Last updated on March 30th, 2014
While at my favorite restaurant in Philly (that shall remain nameless for this post), I schmoozed with the waitress in hopes of sweet-talking the warm Tuscan white bean spread recipe out of her. A couple of years ago, in a moment of desperation after leaving Philadelphia cuisine, I called up that same restaurant. With my most persuasive voice, I told them a story of a starving girl 3,000 miles away who dreamed about the bean spread night after night. The guy on the other end took pity and told me they used “gigante beans.” From that day forward, I searched high and low for this bean, popping in and out of random markets just in case. Nothing. I snatched up various cans of similar looking beans, but none of them lived up. All of my attempts to recreate the dish failed.
On my most recent trip, a coy smile and a few compliments later, the waitress caved. She quietly slipped me a business card with the recipe hand-written out with the words “shh…it’s a secret??” scrolled across the top. The entire trip home, I guarded that note with my life – it was the key to a mouthful of pure bliss. I’m breaking my promise of silence, but not to tell the world their recipe. Mostly because the one scratched down for me called for Costco-sized portions of each ingredient that when translated down to single servings meant adding only a microscopic amount of each. The waitress’ crucial clue was that the man on the phone was just trying to sound cultured when, in fact, the label on their bulk can of beans simply reads “Giant white beans.” Sure, everyone knows gigante means giant, but my failed recreation attempts had me convinced that there was some Spanish influence that made gigante beans a unique and unattainable variety. It was that part of me that used to be too scared to stray one grain of salt from a recipe. No longer!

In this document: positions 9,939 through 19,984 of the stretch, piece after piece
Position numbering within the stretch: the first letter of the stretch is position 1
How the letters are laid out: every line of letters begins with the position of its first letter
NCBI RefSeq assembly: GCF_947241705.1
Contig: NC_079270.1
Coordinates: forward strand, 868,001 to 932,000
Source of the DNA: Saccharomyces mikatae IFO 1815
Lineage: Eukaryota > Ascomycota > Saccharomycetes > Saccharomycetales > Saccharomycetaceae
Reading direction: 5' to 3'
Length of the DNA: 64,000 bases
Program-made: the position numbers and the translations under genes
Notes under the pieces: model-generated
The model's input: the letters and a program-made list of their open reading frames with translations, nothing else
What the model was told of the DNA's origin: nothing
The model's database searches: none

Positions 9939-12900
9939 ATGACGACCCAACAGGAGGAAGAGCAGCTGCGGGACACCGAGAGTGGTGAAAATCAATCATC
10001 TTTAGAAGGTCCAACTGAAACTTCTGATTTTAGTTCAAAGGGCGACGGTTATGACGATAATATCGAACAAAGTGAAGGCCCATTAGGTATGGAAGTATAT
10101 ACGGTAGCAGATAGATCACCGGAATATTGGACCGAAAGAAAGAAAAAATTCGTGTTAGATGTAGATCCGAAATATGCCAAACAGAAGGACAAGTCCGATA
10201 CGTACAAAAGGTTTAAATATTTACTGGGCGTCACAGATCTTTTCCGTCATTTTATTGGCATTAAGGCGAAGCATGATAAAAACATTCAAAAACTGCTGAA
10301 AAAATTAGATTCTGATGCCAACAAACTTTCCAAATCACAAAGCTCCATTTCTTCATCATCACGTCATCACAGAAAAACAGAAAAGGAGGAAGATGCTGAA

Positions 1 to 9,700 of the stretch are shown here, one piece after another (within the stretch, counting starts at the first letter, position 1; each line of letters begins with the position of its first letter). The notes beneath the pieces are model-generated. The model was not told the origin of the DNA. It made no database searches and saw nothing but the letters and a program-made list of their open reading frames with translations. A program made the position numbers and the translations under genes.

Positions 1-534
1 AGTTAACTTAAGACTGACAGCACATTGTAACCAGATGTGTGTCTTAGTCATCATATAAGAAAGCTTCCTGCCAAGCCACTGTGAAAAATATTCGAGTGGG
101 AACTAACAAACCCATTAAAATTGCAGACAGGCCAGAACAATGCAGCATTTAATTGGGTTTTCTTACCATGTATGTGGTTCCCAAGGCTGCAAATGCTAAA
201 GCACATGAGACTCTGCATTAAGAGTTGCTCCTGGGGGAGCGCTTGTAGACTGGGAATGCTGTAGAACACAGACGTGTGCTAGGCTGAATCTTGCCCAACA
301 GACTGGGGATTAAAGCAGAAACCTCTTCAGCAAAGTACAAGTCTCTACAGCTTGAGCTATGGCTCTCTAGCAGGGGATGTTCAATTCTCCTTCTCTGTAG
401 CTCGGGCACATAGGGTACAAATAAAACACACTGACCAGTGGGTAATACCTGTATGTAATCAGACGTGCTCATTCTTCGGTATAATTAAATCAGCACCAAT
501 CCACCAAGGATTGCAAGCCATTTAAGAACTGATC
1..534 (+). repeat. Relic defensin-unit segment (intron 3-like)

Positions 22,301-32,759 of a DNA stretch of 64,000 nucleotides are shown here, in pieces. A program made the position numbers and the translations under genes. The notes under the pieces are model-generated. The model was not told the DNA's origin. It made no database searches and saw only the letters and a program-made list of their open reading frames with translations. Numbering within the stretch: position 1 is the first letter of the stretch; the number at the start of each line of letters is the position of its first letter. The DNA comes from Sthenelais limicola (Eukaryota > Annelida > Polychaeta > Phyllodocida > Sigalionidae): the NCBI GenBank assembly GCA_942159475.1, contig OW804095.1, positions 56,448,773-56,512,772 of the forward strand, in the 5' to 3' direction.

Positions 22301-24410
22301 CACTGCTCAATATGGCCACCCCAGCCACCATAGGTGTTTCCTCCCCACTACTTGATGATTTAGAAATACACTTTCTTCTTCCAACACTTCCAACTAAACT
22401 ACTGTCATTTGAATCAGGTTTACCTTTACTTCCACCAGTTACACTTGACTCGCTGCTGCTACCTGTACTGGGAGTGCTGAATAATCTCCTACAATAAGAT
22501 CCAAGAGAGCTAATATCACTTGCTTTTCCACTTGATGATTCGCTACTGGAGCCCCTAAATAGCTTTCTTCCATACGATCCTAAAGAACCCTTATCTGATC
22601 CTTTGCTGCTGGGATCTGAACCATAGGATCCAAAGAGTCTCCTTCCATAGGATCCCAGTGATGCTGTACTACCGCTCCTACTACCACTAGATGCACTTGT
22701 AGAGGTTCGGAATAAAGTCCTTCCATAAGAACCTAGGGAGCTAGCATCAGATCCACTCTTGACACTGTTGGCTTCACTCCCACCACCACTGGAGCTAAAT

Once I knew all the elements, I fudged the rest until I got the consistency I desired. To be clear, the ratios I came up with are not their top-secret recipe. Nonetheless, the result was marvelous. Tasty enough to eat by the spoonful. Fancy enough to spread on paprika toasted baguette slices. And you know how I feel about topped toasts. This spread is a perfect snack for a wine and cheese party (or just a night at home on the couch). The gigantic white beans turn a normal tortilla chip bean dip into an upscale spread that’s sure to impress your guests…even though you most definitely won’t want to share.
Warm white bean spread
Makes about 2 cups
- 14-oz gigantic white beans, drained (I found a jar of gigantic white beans at the market down the street, but if I had to guess, I bet you could find them in the Spanish influence aisle at a larger supermarket).
- 2 tablespoons milk
- 2 large cloves garlic, pressed
- ¼ teaspoon salt
- ¼ teaspoon pepper
- 1½ teaspoons chives, finely chopped
- 5 tablespoons shredded grano padano cheese (or parmesan)
- Baguette for serving
- 1 tablespoon olive oil (optional)
- 1 teaspoon paprika (optional)
- Preheat the oven to 450ºF
- Combine the white beans, milk, garlic, salt, pepper, chives, and 4 tablespoons of cheese in a food processor and mix until smooth. Set aside.
- Slice a baguette on an angle. Lay the slices out on a baking sheet. Brush the top of each slice with olive oil and sprinkle with paprika. Put the baking sheet in the oven and bake for a couple of minutes on each side, until toasted. Set aside.
- Transfer the bean spread to a small oven safe dish. Sprinkle with remaining tablespoon of cheese.
- Bake the bean spread for 10-15 minutes, until the spread is warm and the cheese is melted and golden brown. If desired, put it under the broiler for an additional minute or two to get the cheese extra golden brown.
- Serve the bean spread with toasted baguette.